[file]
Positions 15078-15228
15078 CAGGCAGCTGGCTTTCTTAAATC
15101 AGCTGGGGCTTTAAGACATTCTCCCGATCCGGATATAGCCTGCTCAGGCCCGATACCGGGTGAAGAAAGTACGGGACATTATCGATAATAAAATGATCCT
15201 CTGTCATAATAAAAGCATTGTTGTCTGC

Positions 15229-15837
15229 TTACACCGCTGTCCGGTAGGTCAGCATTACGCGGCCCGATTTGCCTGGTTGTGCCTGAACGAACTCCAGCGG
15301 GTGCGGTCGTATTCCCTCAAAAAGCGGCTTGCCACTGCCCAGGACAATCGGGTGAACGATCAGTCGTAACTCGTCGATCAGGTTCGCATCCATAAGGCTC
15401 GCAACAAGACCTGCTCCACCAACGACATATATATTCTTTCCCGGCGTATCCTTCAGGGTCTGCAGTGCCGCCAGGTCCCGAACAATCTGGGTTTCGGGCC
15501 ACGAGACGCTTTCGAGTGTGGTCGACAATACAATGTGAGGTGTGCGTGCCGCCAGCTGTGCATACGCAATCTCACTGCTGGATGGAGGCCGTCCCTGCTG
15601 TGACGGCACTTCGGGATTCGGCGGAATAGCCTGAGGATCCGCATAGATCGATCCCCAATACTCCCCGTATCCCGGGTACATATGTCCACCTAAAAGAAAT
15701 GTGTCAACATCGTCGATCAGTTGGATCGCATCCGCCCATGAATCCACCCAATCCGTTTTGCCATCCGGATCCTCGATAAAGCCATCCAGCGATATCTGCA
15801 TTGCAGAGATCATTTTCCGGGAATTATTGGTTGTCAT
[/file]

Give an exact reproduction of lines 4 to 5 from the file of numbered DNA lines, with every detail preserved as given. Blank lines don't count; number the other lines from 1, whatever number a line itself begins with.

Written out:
15201 CTGTCATAATAAAAGCATTGTTGTCTGC

Positions 15229-15837